The instinctual play shows all over the tape of Roquan Smith. Smith sees the hole, ducks behind the line and explodes into the running back with nowhere to run.

Taking on blocks

Edmunds has deficiencies when it comes to taking on blocks and most of it has to do with his instincts and processing. In the play below he has his eyes in the backfield. However, he is not prepared for the lineman to step up when the quarterback draws. Edmunds is not prepared to fight himself clean.

Below Tremaine Edmunds overcommits downhill and gets caught in the garbage. He is unable to get clean and loses all leverage.

However, when he has leverage he is able to use his length and strength to shed free and hold up strong between the tackles.

Below is the perfect form of a linebacker prospect. He is low and in good position. He gets his arms out to spring off of the block and then accelerate into the hole with power to shut down the run.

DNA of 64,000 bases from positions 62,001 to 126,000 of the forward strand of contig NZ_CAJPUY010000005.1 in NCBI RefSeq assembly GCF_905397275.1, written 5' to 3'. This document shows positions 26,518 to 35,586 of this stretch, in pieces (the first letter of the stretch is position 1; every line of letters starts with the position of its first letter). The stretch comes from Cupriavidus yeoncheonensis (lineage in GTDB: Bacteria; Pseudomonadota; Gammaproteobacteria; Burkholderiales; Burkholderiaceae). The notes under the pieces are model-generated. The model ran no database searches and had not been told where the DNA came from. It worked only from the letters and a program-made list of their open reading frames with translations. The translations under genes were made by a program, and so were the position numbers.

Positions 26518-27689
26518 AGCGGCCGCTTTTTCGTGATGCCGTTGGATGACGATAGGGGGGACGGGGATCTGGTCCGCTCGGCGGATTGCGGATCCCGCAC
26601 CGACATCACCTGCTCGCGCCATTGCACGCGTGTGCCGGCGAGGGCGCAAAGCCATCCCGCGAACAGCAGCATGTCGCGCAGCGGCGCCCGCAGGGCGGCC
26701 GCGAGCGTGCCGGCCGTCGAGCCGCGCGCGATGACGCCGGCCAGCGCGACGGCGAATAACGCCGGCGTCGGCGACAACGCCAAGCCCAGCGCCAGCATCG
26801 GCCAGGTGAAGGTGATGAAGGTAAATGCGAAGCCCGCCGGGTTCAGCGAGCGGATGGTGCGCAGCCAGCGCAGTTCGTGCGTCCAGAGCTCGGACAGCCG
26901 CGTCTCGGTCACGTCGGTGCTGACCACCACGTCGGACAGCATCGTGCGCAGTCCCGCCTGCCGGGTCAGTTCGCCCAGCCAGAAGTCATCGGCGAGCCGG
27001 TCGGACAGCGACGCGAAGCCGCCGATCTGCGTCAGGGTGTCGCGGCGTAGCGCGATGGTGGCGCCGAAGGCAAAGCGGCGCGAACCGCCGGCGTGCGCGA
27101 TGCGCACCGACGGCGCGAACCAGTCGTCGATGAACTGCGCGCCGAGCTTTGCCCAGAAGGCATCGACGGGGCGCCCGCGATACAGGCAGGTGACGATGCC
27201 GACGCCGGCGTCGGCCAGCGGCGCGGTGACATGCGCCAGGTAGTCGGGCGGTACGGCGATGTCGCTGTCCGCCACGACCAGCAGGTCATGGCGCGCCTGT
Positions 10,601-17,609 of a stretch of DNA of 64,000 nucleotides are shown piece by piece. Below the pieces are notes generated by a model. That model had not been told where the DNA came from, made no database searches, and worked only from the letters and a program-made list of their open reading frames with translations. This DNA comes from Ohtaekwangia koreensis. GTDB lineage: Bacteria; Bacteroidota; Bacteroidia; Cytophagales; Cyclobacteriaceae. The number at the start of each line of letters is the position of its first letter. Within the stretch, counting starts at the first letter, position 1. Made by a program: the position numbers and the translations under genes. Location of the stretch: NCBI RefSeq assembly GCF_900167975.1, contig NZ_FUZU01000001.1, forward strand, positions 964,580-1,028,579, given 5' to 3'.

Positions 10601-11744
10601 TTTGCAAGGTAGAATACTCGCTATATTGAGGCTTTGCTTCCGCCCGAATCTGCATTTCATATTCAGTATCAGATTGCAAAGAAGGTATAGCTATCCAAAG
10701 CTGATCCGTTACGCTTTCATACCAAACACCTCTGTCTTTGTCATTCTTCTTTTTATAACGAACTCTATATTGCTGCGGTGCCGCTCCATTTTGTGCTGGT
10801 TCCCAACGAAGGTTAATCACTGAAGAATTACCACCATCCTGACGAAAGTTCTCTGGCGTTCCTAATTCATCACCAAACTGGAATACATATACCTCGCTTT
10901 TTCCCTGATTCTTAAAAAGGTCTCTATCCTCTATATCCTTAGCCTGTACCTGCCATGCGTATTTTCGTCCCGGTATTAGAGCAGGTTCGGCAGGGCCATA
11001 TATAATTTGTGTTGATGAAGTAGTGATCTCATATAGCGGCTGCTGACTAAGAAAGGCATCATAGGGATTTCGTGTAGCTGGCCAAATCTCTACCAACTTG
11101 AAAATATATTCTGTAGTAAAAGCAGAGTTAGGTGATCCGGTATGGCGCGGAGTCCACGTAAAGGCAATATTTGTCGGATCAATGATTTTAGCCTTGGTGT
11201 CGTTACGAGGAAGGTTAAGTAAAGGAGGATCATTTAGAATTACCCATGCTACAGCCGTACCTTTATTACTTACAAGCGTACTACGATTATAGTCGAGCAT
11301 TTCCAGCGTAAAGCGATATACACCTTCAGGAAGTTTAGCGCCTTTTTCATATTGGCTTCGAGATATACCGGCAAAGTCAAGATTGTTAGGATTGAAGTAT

Below is another play that should have scouts raving. The tackle comes out and is shrugged off by Edmunds. Edmunds is able to flip off Deon Cain as well and explode into the backfield.

Like his diagnoses, this is a position that is not complete. However, like his coverage, the upside is there, and when he can master shedding blocks and getting into the backfield properly the it is scary.

Still, at this point, this is another area where Smith makes the overall decision tougher. Smith is vicious and fast, and the combination makes him a deadly candidate when it comes to shedding blocks.